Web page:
We love a thorough SEO audit! Lots and lots of beautiful, useful data just waiting to be uncovered. Here’s a list of the items we check during an SEO audit. Not all items will apply to every single audit, and there may be additional things examined that aren’t in this list.

These items mostly apply to all sites, whether you’re an ecommerce store, a SaaS app, or a large blog. The concepts are the same. Local business are similar, but just need to include the local SEO audit items as well.

What We Check in an SEO Audit

SEO audits are broken down into the 3 primary phases of SEO: on-page, off-page, and technical.

On-Page SEO Audit Items

  • Keywords. We always try to have a handful of keywords in mind when starting my review of a website. That gives us a handy measuring stick to see how optimized pages are for individual keywords. Keyword optimization isn’t what it used to be since we’re living in a post-Panda world, but it’s still important.
  • Page Titles and Meta Descriptions. The title and meta description together form the search result that shows up in the search results page. It’s important that these are optimized for your primary keywords for each page. They should also be written so that a searcher actually wants to click on your result.
  • URL’s. Are your url’s too long? Do they include a keyword? We check to make sure everything looks exactly as it should.
  • On-Page Keyword Usage. Are you using your keyword effectively on the page? Are you trying to optimize for too many keywords? Does anything look spammy or unnatural?
  • Image Optimization. Image alt tags are still a great place to put keywords that you’re looking to rank for. Are you using them? If so, are you getting the most out of them? Are you using a human-readable image file name, and does it include a keyword?
  • Page Headings. The heading tags (<h1>, <h2>, and so on) in your page announce to search engines that these are important sections of your site, thus it’s crucial that you A) use h tags and B) use them effectively with your keywords.
  • Links. Are you linking to other pages, either internally or externally? Sites that only link internally are generally considered spammier than sites with more natural link profiles that link out to external authority sites.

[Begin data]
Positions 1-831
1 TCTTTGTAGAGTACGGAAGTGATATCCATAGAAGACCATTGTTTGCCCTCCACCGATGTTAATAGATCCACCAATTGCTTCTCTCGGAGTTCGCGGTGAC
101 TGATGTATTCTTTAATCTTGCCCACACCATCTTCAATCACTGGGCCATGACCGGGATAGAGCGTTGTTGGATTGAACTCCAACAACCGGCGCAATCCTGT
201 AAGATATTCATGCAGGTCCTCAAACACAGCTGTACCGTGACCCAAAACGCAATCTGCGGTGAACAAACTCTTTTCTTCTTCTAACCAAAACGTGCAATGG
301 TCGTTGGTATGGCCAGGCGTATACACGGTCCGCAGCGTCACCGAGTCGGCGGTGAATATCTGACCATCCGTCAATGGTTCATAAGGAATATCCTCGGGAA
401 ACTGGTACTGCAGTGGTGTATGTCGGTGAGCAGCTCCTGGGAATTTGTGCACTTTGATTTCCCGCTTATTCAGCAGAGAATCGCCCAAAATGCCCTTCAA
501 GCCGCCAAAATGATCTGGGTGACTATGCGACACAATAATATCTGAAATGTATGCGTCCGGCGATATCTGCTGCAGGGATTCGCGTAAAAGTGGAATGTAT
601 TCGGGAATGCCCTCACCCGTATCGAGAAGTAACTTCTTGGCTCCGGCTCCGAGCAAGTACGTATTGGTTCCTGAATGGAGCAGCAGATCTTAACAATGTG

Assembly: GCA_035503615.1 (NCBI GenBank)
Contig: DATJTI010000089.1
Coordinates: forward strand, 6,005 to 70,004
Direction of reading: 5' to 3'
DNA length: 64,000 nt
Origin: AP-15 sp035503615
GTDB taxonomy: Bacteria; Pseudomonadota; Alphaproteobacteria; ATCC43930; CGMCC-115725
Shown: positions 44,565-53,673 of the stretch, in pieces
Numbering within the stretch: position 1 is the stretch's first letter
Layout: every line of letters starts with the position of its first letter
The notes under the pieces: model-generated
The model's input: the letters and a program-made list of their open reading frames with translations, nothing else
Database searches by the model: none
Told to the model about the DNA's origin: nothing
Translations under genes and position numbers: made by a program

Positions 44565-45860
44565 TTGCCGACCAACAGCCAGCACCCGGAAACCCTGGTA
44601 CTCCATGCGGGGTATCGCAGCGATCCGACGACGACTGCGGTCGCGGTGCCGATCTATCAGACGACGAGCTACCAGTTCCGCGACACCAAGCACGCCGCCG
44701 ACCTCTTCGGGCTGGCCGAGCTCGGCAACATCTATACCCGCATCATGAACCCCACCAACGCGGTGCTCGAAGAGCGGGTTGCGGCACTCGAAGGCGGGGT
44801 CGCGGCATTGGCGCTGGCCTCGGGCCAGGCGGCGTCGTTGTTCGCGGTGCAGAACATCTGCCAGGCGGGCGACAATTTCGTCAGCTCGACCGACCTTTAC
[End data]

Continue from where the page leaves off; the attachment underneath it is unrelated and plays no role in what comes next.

• Javascript. Google’s ability to crawl and index javascript is supposedly improving, but you can’t take that for granted. I’ll check to make sure that your site works well-enough to be indexed properly even when javascript is disabled.
  • Crawl Errors. Are there any broken links on the site? Are there any 4XX errors? Do you need to create any 301 redirects?
  • Duplicate Content. Do you have pages with substantially identical content? Is the duplicate content benign, or spammy in nature?
  • Head Tags. Are you using canonicalization, hreflang, and other tags properly?

Off-Page SEO Audit Items

  • Link Profile. What kind of backlinks do you have coming into your site? What links are of high value? Are there any spammy links that could be hurting you?
  • Domain Authority. How much trust and authority does your site have?

Technical SEO Audit Items

  • Indexing. Is your site being indexed by Google? If so, is it being indexed regularly? Are the majority of your pages being indexed?
  • Sitemap. Do you have an XML sitemap being generated? Is it listed properly in Google Search Console? Does the sitemap include all of your relevant pages?
  • Site Speed. Speed is an increasingly important SEO ranking factor, especially in light of Google’s Core Web Vitals update. How long is it taking your site to load? Are there any quick fixes that can reduce your page load times?
  • robots.txt. Do you have a robots.txt file? If so, is it working as intended?
  • Site Architecture. One of the more important aspects of SEO that often gets overlooked. Is your site organized in a way so that it can be crawled and indexed well? How many clicks are required to get from your home page to your deepest level of content?

Local SEO

If you’re a local business or focus on a specific geographic region, then we will also review your Local SEO. A local SEO audit has a larger set of things to check, some of which are:

  • Location page. Do you have a page dedicated to each business location, or a contact us page for a single location business?
  • Schema. Schema markup tells search engines exactly what your name, address, phone number, etc. are so you don’t have to rely on them figuring it out.
  • Reviews. Local companies thrive on customer review. I’ll make sure that you’re getting the most out of your reviews.
  • Name, Address, Phone Number (NAP). Are your NAP citations consistent across the web? Items like changing the name of your business, or moving locations, can have a long-lasting negative effect on SEO.

Other Items

  • Penalties. If you think you are being penalized then we can check on that as well. It’s not always obvious that a site is being penalized, it could be some other reason that you aren’t showing for a particular search term.

What’s Included in the Audit Report?

The report that I send you will be organized into sections. You will see Action Items that I recommend be changed immediately. You will also see Recommendations, which are things that I think should be done on your site, but may not be immediately necessary.

I also make a point to send along any corollary data. So, for instance, if the audit discovers that you have 38 page not found (404) errors on your site then I’ll make sure you have that list of pages so you can easily track down and correct them.

You can review some sample SEO audits to get a better feel for what you’ll receive.

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